Anatomy Of A Well-Designed Beverage Station
In designing a good beverage station, think first about base basics. Don’t skimp on the internal counter structure if it needs to carry the weight of a beverage dispenser and ice machine—or two. Inside the base, include oversized cutouts on the back wall to accommodate utility and syrup lines, and make the openings large enough to give you wiggle room in case the entry location for the lines change. Place access covers over floor drains so that plumbers can get to the pipes for connections and servicing; be aware of local codes. Adjustable feet in the base let you level the counter; an important factor with beverage equipment up top. Many thanks to N. Wasserstrom & Sons, Columbus, Ohio, for its exceptional rendering that helps us identify the finer points of good beverage station design.
• Walk through how your customers doctor their drinks. Are all the ingredients and tools they need to customize their beverages within reach and laid out logically?
• If you’re opting for a beverage dispenser with an ice machine on top, size it for the maximum volume you’ll need to ensure the ice supply keeps up with your busiest times. Remember some ice machines make noise and dispel heat; will that impact guests? Remote systems may be a better choice.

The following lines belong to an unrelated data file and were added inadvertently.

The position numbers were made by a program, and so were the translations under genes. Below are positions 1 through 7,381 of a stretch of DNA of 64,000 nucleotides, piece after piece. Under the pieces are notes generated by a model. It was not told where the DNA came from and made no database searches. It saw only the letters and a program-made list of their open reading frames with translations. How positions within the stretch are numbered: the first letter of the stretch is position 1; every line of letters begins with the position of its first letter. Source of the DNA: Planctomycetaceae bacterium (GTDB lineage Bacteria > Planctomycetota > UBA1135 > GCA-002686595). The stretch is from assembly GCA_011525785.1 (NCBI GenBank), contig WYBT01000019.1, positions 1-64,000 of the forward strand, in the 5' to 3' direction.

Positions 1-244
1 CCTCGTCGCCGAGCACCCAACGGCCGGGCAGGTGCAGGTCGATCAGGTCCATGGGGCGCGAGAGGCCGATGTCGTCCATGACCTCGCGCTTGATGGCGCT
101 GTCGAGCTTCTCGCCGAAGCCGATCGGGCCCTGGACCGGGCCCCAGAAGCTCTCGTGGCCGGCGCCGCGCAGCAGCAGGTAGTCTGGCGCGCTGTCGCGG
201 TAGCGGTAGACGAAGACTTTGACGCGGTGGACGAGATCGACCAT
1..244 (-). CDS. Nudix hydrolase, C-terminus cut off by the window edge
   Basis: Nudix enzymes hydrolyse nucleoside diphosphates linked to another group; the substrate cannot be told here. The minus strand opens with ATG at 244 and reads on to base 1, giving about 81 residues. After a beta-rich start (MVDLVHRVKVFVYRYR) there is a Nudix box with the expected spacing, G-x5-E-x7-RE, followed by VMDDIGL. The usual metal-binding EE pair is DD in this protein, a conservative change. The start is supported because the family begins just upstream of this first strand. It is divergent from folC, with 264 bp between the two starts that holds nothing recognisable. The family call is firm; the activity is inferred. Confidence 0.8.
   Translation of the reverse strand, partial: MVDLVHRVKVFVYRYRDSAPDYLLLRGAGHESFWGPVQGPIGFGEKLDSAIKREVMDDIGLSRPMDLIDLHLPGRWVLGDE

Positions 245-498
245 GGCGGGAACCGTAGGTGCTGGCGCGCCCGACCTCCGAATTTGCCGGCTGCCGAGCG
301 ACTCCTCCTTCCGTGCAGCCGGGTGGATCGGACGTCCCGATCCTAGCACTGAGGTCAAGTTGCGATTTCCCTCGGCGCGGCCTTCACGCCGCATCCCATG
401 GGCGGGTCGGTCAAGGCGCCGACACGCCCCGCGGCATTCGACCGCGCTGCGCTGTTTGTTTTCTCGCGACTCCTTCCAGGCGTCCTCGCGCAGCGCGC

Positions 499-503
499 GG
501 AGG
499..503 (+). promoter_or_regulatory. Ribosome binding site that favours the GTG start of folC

• Sounds obvious, but choose counter materials made of liquid-resistant materials and avoid seams. Cove corners and edges up the sides and back splashes. Include a slight lip at the edge of the counter and around the trash ring to contain spills.
• Make sure you include generous and easy-to-access waste receptacles. Holes through the counter stay cleaner than push-door styles. Put the waste receptacle in the center, but if you have a long counter, add a second receptacle.
• Unless you want a sea of already-touched lids strewing the counter, test out dispensers to ensure they reliably release lids one at a time. Clearly mark the cup sizes they fit.
• Make the beverage counter long enough to let at least two to three people at a time get drinks and give them enough space to set down takeout bags or trays while they do it. Put the condiment station in a separate location if possible.
• Put the beverage counter far enough away from the POS pickup point so that people aren’t running into each other or bottlenecking access to either area.
• For undercounter storage, think beforehand about what you need to store, measure the items and size the compartments for them (how tall are your trash cans?). Opt for adjustable, removable shelving for flexibility and to allow service access. Include spray and cloth storage for frequent wipe downs.